“I’m just the bastard son of an L.A. whore.”
The comment startled me as I conversed with a handsome gentleman before church began. His definition of himself makes clear my assertion
that how you define yourself makes a difference.
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The easiest way adults define themselves is by their profession or trade. “I’m a truck driver,” or “I’m a dentist,” or “I’m a housewife,” or “I’m just a lowly clerk.”
Another way people define themselves is by their physical characteristics: color of skin, height, weight, hair color, age, etc.
Some define themselves by their economic status: “I’m from the wrong side of the tracks,” or “We live in the Worthington Estates,” or “I haven’t made more than $25,000 in any one year of my life,” or “I’m unemployed.”
Social status is yet another way people like to define themselves. “I’m the wife of….” or “I serve on the board,” or “We just got back from Europe,” or “I’m from the hood.”
Other characteristics can be used to define self such as political party, religion, national origin, hobbies, sports affiliations, ways of acting and thinking, and more.
There are two categories of terminology we use to define ourselves: Temporary/trivial terms and eternal /exceptional terms.
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Here is a fun way to define yourself: Take a sheet of paper and on the top write “Me Defined!” Then draw a line down the middle of the sheet and write “Temporary/Trivial Me” on one side, and on the other side write “Eternal/Exceptional Me.” Take some thoughtful time to make your list.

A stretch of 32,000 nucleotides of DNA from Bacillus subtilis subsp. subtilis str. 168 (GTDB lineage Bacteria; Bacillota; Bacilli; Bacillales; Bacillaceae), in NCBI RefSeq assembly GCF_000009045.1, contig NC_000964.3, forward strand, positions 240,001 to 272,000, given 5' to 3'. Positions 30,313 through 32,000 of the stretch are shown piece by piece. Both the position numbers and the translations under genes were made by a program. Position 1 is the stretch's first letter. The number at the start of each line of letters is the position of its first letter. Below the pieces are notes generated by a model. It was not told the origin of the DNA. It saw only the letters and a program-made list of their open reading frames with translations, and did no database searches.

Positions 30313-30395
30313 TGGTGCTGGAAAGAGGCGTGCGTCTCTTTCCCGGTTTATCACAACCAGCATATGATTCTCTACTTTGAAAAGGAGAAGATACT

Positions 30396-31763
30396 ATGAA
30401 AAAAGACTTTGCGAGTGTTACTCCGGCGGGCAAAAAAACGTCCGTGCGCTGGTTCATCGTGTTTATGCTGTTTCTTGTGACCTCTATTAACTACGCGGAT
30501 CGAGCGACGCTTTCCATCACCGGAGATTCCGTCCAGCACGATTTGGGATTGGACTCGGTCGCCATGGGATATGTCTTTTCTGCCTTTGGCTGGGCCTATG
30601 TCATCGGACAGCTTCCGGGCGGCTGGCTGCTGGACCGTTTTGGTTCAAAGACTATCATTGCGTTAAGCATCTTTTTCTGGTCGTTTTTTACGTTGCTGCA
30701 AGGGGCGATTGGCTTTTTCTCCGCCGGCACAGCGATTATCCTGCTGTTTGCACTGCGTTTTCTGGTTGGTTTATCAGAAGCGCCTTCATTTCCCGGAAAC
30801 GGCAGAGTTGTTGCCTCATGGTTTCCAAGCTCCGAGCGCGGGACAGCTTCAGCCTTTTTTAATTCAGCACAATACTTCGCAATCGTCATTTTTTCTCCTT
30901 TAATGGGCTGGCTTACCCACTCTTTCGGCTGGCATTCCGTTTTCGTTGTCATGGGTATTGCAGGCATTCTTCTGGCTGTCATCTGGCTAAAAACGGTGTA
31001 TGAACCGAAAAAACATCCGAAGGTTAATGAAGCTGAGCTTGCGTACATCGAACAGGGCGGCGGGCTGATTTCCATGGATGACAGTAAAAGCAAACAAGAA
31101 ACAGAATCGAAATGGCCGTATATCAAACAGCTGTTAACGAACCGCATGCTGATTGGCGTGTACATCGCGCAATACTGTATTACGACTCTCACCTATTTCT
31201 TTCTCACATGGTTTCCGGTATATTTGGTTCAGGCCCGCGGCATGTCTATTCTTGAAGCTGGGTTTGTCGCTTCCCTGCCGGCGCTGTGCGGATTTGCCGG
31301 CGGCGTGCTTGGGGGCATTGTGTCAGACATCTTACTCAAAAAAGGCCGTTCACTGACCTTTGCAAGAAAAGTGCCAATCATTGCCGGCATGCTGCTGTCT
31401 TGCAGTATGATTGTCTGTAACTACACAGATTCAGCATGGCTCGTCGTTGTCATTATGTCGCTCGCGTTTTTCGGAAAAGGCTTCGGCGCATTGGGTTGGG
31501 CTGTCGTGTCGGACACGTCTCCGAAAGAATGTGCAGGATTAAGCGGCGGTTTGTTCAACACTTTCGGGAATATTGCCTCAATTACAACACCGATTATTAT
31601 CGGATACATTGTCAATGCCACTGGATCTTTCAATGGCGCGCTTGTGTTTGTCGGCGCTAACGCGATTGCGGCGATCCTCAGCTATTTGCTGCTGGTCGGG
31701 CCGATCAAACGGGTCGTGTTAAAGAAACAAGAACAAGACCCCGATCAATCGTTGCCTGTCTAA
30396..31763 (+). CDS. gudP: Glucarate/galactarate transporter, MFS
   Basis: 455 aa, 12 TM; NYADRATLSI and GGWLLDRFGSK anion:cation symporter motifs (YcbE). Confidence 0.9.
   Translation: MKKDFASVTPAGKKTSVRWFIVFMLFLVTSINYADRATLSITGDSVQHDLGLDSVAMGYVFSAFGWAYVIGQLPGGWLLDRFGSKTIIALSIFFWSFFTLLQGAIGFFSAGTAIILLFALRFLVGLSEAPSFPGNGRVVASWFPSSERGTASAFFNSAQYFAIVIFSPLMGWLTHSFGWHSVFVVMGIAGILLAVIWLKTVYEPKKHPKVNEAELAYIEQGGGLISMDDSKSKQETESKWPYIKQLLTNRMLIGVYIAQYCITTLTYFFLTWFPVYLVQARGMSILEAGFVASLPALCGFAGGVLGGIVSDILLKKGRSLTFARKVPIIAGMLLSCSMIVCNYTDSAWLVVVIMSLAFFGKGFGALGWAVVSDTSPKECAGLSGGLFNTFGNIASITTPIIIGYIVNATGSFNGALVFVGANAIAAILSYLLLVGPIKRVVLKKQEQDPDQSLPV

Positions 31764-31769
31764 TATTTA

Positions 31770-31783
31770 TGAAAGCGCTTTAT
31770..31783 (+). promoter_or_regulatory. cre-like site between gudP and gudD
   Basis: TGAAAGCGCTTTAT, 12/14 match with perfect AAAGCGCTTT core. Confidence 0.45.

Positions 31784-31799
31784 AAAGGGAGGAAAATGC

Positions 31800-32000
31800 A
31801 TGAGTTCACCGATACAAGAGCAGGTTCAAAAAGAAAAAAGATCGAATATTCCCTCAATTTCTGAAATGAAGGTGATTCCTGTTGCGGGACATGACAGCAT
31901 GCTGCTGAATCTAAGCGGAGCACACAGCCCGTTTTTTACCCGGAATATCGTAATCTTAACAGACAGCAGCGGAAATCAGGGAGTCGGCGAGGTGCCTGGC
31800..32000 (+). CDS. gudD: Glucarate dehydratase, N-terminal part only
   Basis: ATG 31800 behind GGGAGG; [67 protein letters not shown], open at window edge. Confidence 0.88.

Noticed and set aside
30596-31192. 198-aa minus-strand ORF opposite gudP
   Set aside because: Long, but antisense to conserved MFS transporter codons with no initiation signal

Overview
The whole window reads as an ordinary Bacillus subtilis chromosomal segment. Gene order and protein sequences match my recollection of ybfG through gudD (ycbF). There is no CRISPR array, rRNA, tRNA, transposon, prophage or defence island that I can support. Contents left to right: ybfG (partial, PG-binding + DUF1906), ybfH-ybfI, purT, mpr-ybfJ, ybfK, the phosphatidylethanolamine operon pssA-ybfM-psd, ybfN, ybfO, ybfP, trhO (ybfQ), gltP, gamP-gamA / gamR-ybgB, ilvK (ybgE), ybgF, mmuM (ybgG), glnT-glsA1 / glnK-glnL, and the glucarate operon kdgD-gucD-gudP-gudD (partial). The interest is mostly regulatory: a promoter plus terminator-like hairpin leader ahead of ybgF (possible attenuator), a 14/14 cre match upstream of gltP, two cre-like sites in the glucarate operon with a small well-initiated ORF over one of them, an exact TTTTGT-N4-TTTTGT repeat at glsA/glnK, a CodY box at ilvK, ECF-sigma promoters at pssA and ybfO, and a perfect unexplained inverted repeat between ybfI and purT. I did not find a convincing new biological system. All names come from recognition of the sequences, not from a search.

Once you are done, add one more category to the “Temporary/Trivial Me” side. Call this category, “I used to be…”. Then list everything you used to be; include things from your childhood such as “babysitter” or “Boy Scout.”
Notice most things that define you are temporary and trivial and only a few items are eternal and exceptional.
What does this mean?
It means that you are a work in progress. Except in a few categories, you cannot define yourself once and that’s it for the rest of your life. How you define yourself in the 7th grade is dramatically different from the person you evolved into by the age of 20. But the evolution does not end there.
I’m over 70-years-old and still evolving, still wondering what or who I will be next year compared to what or who I am today.
Your identity is an ongoing growth process. Don’t be afraid to re-frame, reorder or rebuild your definition as you mature. Do not concern yourself so much with who you are in this moment of time, but focus more on who you want to be and what difference you want to make. In the process you will succeed and fail, laugh and cry, hope and despair, and experience the wonder of a life filled with trial and error, but also with meaning and purpose.
Your goal is to keep the parts of your identity you like and get rid of your bad habits, false identities, and destructive character traits that hold you back.
Perhaps the most important self-identifying characteristic we all should have is, “I am a work in progress!”
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